The time has come for Tyron Woodley
The time has come for Tyron Woodley.
With purposeful patience, Woodley's waited for his chance at the Strikeforce welterweight belt and roughly 24 hours from now the opportunity will be in front of the St. Louis native.
Woodley is slated to take on Nate Marquardt in Portland, Oregon in the co-main event of Strikeforce: Rockhold vs. Kennedy, which will also air live on Showtime.
The welterweight strap is something Woodley has had his eye on for some time. When former champ Nick Diaz jumped organizations to the UFC he left a vacancy atop the 170-pound division Woodley appeared to be the heir apparent.
But instead, the organization opted to leave the title vacant forcing Woodley to play the waiting game.
Well, the wait is over.
Woodley (10-0) faces a tough, battle-tested Marquardt (31-10-2 ), who unlike Woodley, has jumped to the front of the line and is getting a crack at the title in his debut bout for the organization.
Both fighters are coming into Saturday with a whirlwind of either controversy or criticism and plenty of questions surrounding them.
Marquardt was issued his walking papers from UFC after his treatments for testosterone replacement therapy (TRT) caused a spike in his testosterone levels prior to his scheduled fight at UFC on Versus 4 last June. Marquardt was then picked up by BAMMA but never fought.
Woodley has been drug over the coals by the keyboard warriors of the internet following his previous two wins; decision victories over Paul Daley and Jordan Mein. Woodley, a decorated wrestler out of the University of Missouri, has had plenty of ground but nary any pound as of late, winning four of his last five fights by decision, including two splits. This comes after starting his career with five submission victories, including three under the Strikeforce banner.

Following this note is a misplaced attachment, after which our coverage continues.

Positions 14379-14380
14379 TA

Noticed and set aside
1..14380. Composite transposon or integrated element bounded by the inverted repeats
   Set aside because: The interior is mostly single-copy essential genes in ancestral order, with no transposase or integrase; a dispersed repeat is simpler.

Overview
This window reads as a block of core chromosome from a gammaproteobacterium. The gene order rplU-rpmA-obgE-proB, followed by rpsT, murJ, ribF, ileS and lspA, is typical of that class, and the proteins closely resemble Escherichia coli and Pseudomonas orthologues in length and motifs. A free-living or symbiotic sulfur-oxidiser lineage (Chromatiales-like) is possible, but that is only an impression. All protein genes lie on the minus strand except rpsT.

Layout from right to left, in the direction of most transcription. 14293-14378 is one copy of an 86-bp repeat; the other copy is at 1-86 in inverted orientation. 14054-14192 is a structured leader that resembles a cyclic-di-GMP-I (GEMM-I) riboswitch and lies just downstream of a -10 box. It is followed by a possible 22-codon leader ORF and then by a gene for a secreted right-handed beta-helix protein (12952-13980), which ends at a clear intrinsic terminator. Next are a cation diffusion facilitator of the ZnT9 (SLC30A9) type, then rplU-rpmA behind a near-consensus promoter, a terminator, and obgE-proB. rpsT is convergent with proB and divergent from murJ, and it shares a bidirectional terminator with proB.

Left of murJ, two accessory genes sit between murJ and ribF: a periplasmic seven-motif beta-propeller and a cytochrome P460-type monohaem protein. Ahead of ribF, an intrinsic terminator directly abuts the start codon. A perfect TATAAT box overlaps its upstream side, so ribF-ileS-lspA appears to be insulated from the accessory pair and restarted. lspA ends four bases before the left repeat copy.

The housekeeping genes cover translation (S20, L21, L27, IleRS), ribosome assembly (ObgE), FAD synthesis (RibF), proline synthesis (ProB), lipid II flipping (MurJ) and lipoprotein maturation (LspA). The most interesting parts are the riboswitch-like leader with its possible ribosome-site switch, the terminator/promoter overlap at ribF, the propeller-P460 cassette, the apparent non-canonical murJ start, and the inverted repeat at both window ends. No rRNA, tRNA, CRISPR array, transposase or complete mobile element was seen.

There is no questioning Woodley's pure athleticism and skill set. His combination of strength and speed can be a terrifying concoction. Yet the fighter himself has questioned why he hasn't been able to let loose and let things fly inside the cage. In an interview I did with him after a sparring session with UFC light heavyweight champion Jon Jones, Woodley said, "I'm pretty comfortable with my skills but I don't let it hang out every time and that's frustrating to me … I pray that God releases theses chains off my arms because I have hands that can go. I got the full game. I just have to pray for Him to release me so I can go out and let it go."
Woodley has some key advantages going for him into Saturday and could be considered the favorite. Marquardt is making the cut down to 170 for the first time in his pro career and he hasn't had a fight since March of 2011, so if the fight makes it to the later rounds, T-Wood's patented takedowns could put Marquardt on his back and leave him there.
Woodley vacated the posh surroundings of his Rock Hill gym, ATT Evolution, in June and did the bulk of his training at ATT headquarters in Florida. He's kept plenty busy over the past two weeks. He spent time at the UFC Fan Expo and closed out his training at Team Quest in Portland.
There is no question that Woodley has the goods to get it done.
But which T-Wood will show up? The hesitant, play it safe, takedown artist or the uber-brawny, energetic force of nature?
After Saturday night, we will know if it is indeed his time.
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